Springdale area residents join worldwide effort to prevent suicide
SPRINGDALE, NL — Every year, more than 800,000 people die by suicide, and up to 25 times as many make a suicide attempt.
Behind these statistics, provided by the organizers of World Suicide Prevention Day (Sept. 10), are the individual stories of those who have, for many different reasons, questioned the value of their own lives.
Each one of these individuals is part of a community. Some may be well linked into this community with a network of family, friends, work colleagues or schoolmates. Others may be less connected, and some may be quite isolated. Regardless of circumstances, communities have an important role to play in supporting those who are vulnerable.
This sentiment is reflected in the theme of the 2017 World Suicide Prevention Day, “Take a minute, change a life.” As members of communities, it is our responsibility to look out for those who may be struggling, check in with them, and encourage them to tell their story in their own way and at their own pace. Offering a gentle word of support and listening in a non-judgemental way can make all the difference.
Taking a minute can change a life
People who have lived through a suicide attempt have much to teach us about the importance of the words and actions of others. They often talk about reaching the point where they could see no alternative but to take their own life, and about the days, hours and minutes leading up to this. They often describe realising they did not want to die, but instead wanted someone to intervene and stop them. Many say they actively sought someone who would sense their despair and ask them whether they were okay.
Some say they made a pact with themselves that if someone did ask if they were okay, they would tell them everything and allow them to intervene. Sadly, they often reflect that nobody asked.
The individuals telling these stories are inspirational. Many of them recount reaching the point where they did try to take their own lives, and tell about coming through it. Many are now working as advocates for suicide prevention. Almost universally, they say if someone had taken a minute, the trajectory they were on could have been interrupted.
Life is precious and sometimes precarious. Taking a minute to reach out to someone — a stranger or close family member or friend — can change the course of their life.
Nobody has to have all the answers
People are often reluctant to intervene, even if they are quite concerned about someone. There are many reasons for this, not least that they fear they will not know what to say. It is important to remember, however, there is no hard and fast formula. Individuals who have come through an episode of severe suicidal thinking often say they were not looking for specific advice, but compassion and empathy from others helped to turn things around for them and point them towards recovery.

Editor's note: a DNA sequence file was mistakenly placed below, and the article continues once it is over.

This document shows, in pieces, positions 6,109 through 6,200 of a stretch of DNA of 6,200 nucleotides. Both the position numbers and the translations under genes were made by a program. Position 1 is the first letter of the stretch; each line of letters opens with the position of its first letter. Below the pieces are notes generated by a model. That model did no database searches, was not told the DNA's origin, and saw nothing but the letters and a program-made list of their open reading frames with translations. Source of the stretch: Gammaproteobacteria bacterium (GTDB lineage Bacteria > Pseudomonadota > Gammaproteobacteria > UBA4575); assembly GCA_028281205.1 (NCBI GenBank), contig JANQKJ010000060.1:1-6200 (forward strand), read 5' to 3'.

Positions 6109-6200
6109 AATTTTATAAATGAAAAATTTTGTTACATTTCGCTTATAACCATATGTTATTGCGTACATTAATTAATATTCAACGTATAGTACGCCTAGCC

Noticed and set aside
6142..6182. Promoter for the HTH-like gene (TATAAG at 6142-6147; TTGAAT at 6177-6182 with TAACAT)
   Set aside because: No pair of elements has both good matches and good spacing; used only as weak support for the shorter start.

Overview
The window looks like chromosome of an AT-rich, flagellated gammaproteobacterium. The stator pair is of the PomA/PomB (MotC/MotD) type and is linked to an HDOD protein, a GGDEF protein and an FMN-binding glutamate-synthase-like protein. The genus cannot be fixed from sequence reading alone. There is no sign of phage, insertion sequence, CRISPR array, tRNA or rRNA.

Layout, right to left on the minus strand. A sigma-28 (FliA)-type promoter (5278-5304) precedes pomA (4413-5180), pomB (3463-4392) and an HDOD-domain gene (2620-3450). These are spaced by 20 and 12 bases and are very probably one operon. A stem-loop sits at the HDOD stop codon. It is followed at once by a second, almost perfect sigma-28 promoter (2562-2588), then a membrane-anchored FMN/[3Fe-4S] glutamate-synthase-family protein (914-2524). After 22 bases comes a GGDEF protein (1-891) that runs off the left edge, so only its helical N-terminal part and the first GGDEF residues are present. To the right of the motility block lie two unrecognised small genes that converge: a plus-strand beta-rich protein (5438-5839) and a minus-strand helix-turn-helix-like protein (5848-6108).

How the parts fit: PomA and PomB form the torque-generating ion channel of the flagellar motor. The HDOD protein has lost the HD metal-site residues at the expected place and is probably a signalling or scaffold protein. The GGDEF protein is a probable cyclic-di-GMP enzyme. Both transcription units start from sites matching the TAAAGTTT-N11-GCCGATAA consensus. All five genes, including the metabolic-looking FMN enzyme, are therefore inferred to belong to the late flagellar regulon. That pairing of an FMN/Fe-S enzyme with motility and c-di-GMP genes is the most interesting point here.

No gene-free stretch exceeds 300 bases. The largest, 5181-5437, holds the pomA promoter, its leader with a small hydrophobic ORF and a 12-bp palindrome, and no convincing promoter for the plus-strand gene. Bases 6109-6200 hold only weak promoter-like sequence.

Another factor that deters people from starting the conversation is fear they may make the situation worse. Again, this hesitation is understandable — broaching the topic of suicide is difficult and there is a myth that talking about suicide with someone can put the idea into their head or trigger the act.
Evidence suggests this is not the case. Caring and listening with a non-judgemental ear are far more likely to reduce distress than exacerbate it.
Resources are available
Various well-established resources are designed to equip people to communicate effectively with those who might be vulnerable to suicide. Mental health first aid, for example, is premised on the idea that many people know what to do if they encounter someone who has had a physical health emergency, like a heart attack (dial an ambulance, administer cardiopulmonary resuscitation), but feel out of their depth if they are faced with someone experiencing a mental or emotional crisis. Mental health first aid teaches a range of skills, including how to provide initial support to someone in these circumstances. Relevant resources can be found on the websites of the International Association for Suicide Prevention (https:// www.iasp.info/resources) and the World Health Organization (http://www.who.int).
World Suicide Prevention Day
2017 marks the 15th World Suicide Prevention Day. The day was first recognised in 2003 as an initiative of the International Association for Suicide Prevention and endorsed by the World Health Organization. World Suicide Prevention Day takes place each year Sept. 10, when people around the world work towards the common goal of preventing suicide.
Josh Stevenson, Vanessa Falconer and Sharon Pelley joined in the World Suicide Prevention Night walk and candle vigil in Springdale Monday evening.
The suicide prevention event in Springdale included a walk by the participants.